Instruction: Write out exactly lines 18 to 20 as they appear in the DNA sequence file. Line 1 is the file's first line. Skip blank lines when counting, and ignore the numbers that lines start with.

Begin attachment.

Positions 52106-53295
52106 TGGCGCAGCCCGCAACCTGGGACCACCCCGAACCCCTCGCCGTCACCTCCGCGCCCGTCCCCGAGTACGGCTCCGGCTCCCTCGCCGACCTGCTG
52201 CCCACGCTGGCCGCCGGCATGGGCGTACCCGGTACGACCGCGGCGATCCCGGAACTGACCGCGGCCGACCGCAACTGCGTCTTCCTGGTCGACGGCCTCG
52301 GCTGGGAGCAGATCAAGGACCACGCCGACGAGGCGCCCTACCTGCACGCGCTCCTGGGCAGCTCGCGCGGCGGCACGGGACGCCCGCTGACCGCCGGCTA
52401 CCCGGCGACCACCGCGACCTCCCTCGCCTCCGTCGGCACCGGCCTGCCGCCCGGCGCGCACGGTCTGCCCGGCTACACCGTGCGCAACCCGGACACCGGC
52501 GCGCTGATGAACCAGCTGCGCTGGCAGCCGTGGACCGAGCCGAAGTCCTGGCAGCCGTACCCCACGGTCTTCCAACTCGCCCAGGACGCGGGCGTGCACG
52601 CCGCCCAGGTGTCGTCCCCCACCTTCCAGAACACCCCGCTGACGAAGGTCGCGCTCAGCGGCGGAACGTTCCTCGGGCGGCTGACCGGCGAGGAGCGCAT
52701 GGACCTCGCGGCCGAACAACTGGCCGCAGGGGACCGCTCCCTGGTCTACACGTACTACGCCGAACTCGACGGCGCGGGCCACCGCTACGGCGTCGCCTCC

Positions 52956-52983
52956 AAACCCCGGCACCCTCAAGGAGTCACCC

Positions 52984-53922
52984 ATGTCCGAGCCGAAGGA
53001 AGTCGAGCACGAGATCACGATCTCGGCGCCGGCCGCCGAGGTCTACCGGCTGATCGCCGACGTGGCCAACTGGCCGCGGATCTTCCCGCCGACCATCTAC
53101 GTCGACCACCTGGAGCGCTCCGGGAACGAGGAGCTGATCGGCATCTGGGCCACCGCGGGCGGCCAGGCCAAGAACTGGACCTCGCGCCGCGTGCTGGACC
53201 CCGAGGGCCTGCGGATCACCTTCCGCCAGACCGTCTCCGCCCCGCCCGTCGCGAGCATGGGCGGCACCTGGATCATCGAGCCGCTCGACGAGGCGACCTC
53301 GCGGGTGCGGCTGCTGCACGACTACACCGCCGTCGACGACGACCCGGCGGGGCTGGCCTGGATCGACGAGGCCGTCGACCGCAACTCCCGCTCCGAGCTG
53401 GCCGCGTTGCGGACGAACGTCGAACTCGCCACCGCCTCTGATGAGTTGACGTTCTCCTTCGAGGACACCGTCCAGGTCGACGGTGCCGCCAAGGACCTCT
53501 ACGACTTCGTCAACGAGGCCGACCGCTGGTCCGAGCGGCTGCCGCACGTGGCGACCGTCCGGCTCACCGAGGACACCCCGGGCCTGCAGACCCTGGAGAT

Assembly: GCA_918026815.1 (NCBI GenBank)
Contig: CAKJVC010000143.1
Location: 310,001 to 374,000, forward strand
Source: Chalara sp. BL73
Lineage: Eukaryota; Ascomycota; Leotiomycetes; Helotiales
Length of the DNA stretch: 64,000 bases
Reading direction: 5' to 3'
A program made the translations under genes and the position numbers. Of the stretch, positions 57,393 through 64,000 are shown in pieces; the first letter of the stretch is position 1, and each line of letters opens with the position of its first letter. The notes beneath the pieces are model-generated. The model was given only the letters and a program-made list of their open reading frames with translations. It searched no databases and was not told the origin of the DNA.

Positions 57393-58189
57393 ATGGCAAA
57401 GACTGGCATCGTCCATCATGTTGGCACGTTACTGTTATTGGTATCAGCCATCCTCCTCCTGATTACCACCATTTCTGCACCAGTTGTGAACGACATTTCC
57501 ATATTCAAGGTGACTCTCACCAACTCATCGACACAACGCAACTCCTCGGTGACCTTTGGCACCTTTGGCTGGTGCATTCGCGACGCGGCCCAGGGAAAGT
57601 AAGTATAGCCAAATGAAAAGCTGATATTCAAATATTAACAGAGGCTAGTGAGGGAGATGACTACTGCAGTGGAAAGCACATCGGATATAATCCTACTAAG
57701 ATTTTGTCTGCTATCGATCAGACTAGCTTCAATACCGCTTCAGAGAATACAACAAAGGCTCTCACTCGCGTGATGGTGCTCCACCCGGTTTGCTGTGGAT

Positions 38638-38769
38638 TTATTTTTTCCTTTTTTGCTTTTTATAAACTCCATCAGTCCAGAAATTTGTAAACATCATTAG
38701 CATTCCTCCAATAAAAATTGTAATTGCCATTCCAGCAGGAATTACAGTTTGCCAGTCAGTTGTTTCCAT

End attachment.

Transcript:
53501 ACGACTTCGTCAACGAGGCCGACCGCTGGTCCGAGCGGCTGCCGCACGTGGCGACCGTCCGGCTCACCGAGGACACCCCGGGCCTGCAGACCCTGGAGAT

Assembly: GCA_918026815.1 (NCBI GenBank)
Contig: CAKJVC010000143.1